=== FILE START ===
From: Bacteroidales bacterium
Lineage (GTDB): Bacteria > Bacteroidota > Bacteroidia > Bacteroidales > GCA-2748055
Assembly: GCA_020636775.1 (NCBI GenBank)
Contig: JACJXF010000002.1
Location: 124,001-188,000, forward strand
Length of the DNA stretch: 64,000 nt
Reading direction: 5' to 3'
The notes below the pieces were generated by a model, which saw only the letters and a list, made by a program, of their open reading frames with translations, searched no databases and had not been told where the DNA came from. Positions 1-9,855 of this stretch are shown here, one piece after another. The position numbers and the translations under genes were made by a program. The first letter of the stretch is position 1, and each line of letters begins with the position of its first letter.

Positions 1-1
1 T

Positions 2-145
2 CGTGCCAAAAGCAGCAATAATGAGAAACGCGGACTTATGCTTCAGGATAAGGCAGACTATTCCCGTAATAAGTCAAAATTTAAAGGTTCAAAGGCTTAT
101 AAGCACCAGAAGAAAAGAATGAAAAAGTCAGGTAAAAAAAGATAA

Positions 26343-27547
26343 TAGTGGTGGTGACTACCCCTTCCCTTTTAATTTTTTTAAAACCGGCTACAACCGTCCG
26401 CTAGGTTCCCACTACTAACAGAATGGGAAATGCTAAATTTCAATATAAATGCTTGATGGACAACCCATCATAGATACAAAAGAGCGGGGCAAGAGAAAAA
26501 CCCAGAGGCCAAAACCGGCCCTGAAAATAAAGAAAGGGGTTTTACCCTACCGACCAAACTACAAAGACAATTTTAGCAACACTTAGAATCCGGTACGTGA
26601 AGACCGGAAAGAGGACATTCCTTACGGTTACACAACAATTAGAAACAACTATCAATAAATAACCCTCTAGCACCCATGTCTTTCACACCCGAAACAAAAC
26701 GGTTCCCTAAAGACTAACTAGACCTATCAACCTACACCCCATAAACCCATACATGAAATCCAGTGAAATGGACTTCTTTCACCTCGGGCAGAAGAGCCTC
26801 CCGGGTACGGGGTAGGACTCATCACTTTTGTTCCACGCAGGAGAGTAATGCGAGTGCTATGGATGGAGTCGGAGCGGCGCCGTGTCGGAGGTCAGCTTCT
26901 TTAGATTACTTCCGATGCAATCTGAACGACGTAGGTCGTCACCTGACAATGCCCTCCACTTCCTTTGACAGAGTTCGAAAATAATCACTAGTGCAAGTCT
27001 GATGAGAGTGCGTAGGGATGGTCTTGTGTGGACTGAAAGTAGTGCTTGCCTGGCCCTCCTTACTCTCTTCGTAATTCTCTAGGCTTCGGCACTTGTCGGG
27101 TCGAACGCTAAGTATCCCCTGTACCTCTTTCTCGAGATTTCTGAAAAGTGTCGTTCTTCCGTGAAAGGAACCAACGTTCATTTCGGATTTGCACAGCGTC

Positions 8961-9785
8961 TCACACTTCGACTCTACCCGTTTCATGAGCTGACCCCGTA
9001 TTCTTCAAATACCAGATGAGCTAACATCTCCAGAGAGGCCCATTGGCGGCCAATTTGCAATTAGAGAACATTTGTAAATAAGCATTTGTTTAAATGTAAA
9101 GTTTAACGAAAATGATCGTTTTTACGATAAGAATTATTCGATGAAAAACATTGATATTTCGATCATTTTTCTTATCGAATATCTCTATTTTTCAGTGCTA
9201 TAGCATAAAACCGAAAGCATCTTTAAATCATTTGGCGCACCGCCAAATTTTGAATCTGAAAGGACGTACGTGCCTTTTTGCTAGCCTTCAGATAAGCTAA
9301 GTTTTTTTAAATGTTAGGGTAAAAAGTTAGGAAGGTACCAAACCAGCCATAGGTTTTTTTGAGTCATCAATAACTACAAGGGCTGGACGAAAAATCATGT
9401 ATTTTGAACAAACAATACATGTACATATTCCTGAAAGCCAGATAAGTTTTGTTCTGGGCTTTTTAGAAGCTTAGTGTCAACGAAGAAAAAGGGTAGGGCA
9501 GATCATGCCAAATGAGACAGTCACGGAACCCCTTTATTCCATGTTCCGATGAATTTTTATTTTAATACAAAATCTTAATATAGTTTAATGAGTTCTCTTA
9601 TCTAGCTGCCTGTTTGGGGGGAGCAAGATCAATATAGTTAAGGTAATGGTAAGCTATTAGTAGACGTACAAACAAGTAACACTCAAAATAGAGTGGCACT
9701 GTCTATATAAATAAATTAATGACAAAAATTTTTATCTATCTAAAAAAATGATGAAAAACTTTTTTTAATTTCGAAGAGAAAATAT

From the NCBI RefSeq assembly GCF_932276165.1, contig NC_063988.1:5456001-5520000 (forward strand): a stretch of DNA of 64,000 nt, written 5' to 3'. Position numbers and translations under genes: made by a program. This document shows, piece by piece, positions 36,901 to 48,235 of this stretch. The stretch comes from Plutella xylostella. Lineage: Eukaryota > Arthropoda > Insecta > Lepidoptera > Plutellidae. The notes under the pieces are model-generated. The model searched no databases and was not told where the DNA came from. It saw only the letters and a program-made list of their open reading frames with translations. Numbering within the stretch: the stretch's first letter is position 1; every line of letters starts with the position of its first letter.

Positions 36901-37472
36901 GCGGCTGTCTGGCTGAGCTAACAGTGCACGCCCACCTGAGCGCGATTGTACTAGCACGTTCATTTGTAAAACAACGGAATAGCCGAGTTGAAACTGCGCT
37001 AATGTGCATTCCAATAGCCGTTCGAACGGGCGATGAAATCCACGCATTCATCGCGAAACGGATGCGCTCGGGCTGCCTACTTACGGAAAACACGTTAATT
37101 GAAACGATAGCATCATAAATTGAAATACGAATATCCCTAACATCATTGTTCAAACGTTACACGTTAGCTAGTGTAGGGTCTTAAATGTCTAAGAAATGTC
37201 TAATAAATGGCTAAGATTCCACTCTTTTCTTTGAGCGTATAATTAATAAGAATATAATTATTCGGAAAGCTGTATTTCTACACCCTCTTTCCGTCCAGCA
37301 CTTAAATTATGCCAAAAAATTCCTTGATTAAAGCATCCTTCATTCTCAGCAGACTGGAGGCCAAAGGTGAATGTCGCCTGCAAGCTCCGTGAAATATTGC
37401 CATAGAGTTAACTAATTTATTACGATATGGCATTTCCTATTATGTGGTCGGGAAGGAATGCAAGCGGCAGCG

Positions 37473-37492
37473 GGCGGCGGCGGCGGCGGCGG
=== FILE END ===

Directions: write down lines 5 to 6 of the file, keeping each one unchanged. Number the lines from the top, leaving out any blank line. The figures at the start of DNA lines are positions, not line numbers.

Location: 124,001-188,000, forward strand
Length of the DNA stretch: 64,000 nt